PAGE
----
Another woman was wearing a colorful jacket and jaunty velvet cap, smiling from behind large, black framed glasses. My friend belonged to another bookclub with this woman, Molly Ivins, and I restrained myself from falling at her feet, for Molly is hands down one of my favorite writers, and one of my personal sheros. There are only a few, very special women that I would like to be reincarnated as, and Molly tops my list, which also includes Barbara Jordan, Bonnie Raitt, and Cindy Chang. When my friend lost her hair to chemo, I offered to shave my head in solidarity, but she would not allow me to do so. Molly, if you ever read my blog, I make the same offer to you--I would proudly bare my head to stand in solidarity with one of the most eloquent, funny, brave, loving women I know. Molly, my hat's off to you, bald or hairy.


Representing Assasyn Dynasty

Socially responsible hip-hop is alive and well in Austin and San Antonio, or Saturn, as the fellas call it, as surprising as that may sound at first. Assasyn Dynasty, a group of incandescent young men who eschew the gangsta rap image of violence and disrespect, are more reminiscent of the hard-driving protest sounds of the '60's, speaking the truth of moral decay from top to bottom in the US and advocating communication and positive action rather than the rough justice usually associated with rap and hip-hop.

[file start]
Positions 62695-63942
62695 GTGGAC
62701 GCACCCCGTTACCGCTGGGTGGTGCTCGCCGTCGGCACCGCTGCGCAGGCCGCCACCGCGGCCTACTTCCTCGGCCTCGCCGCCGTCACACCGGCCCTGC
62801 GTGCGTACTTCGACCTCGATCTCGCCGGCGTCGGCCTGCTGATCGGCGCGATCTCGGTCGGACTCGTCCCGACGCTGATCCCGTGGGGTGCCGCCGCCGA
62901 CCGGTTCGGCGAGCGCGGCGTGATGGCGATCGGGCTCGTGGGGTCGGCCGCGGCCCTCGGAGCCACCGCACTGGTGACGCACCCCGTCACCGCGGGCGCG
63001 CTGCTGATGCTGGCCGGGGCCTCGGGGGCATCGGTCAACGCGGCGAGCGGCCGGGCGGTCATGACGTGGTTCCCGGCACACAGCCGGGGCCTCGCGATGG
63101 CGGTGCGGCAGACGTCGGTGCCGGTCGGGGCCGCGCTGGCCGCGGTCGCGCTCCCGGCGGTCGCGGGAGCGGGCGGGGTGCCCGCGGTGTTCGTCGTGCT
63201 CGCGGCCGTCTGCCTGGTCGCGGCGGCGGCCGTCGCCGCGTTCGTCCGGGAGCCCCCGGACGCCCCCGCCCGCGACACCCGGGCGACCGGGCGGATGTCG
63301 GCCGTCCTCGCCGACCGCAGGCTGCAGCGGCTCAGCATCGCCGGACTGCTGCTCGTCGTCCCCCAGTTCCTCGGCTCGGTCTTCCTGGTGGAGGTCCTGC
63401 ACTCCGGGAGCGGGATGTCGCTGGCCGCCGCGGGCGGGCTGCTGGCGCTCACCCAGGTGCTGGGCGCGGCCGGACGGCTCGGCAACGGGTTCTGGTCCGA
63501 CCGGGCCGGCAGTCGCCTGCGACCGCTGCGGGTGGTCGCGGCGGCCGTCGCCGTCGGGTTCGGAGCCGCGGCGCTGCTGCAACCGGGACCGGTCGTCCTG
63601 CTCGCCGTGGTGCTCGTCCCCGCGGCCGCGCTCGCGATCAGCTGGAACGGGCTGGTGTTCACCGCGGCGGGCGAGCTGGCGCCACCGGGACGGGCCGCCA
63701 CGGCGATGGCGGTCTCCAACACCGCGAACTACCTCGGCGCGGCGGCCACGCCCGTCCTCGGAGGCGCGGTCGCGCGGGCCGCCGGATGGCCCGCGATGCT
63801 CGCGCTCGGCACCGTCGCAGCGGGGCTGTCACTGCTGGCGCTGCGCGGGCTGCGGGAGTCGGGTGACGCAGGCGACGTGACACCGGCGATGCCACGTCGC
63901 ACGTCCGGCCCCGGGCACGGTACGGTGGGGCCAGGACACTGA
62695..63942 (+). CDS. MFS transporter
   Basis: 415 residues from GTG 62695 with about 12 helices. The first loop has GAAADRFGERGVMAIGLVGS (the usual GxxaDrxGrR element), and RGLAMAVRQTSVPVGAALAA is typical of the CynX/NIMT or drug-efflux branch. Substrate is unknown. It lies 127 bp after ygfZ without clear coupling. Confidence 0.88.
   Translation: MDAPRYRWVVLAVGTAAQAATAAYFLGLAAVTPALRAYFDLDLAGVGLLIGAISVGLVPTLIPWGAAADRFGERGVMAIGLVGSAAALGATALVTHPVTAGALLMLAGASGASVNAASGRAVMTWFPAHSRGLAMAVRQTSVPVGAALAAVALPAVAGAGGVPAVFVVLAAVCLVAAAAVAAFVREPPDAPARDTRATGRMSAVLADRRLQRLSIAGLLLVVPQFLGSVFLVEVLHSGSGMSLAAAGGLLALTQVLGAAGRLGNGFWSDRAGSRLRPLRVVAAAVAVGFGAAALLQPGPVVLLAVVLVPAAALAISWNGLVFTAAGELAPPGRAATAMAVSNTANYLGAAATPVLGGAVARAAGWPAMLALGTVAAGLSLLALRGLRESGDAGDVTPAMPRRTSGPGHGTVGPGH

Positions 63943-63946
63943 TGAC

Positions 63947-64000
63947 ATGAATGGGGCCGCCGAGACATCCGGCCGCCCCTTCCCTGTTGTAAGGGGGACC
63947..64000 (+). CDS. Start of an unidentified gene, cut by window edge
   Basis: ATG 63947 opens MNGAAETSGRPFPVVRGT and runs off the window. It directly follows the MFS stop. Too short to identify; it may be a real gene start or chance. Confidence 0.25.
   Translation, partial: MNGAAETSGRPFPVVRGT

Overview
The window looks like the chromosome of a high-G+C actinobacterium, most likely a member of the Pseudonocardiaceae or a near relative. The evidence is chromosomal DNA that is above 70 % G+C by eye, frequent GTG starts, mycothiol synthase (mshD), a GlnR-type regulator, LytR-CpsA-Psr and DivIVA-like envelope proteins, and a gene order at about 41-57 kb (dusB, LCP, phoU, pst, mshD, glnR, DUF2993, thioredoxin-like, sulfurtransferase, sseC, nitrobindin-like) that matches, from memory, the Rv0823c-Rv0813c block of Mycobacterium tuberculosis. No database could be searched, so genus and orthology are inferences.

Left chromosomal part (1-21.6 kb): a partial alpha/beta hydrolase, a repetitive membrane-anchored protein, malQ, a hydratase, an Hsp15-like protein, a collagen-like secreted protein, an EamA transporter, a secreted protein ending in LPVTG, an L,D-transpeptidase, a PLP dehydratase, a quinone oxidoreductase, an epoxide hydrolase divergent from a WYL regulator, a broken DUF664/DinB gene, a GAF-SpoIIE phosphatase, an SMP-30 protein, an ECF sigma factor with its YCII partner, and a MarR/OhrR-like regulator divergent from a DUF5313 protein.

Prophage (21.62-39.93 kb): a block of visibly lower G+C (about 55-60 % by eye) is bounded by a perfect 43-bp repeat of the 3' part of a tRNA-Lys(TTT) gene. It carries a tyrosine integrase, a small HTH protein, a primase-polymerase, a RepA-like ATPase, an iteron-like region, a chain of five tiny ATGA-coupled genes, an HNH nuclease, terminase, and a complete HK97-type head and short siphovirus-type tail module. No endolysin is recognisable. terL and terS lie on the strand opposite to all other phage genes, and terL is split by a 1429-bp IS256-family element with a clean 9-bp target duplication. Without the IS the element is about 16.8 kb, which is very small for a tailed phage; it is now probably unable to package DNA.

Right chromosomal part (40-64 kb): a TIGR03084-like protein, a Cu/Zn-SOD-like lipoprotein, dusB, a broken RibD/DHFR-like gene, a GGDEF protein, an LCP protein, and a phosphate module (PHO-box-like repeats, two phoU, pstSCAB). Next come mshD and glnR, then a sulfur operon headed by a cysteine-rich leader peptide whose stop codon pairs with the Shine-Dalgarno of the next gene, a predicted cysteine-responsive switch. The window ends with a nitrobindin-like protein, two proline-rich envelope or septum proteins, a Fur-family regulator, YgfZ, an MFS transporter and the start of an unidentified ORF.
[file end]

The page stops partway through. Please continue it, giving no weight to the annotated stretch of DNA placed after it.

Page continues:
Blending the sounds of jazz with just a taste of classical, their music hooks a wider listening audience than the industry standard hard-core beats and samples of durty rap, without watering down the message: these musicians don't like the corruption they see happening in the world today, and are dead serious about changing it in a positive way through their music.

The group members bring an intelligence and ethos not often found in the genre. Most of them are multi-cultural "service brats," and grew up with the eye-opening experience of living abroad as well as the US. This is the locus for these young men. San Antonio has a large military presence, and many service families pass through or retire there, so it has by default become a hip-hop hub. This living education brings an immediacy and relevancy to their lyrics that you won't find in music from the streets of L.A. or Brooklyn Heights, as real as those experiences are. What they have to say transcends the next girlfriend, the next line, the next record--their words speak to a larger truth that we all need to hear.

So check 'em out. Catch their next show and definitely listen to their stuff.


Older bloggers and the younger techies who love them

In the next few days you'll see the list of links in the sidebar grow as I add URLs to the blogs of some wonderful folks I met at SXSWi or that I work with here at the uni. These gifted individuals were most gracious, supportive, and generous with information and were great ambassadors for the conference, and the field of tech in general. And when I spoke up for us silverbacks in one session that in my perception was heading alarmingly south, I was assured by presenters and many attendees that they greatly respected and did not discount their elders' life experiences and capacity to learn new tricks, and moreover, had even set up blogs for their mamas so they could correspond with abandon. My faith was restored.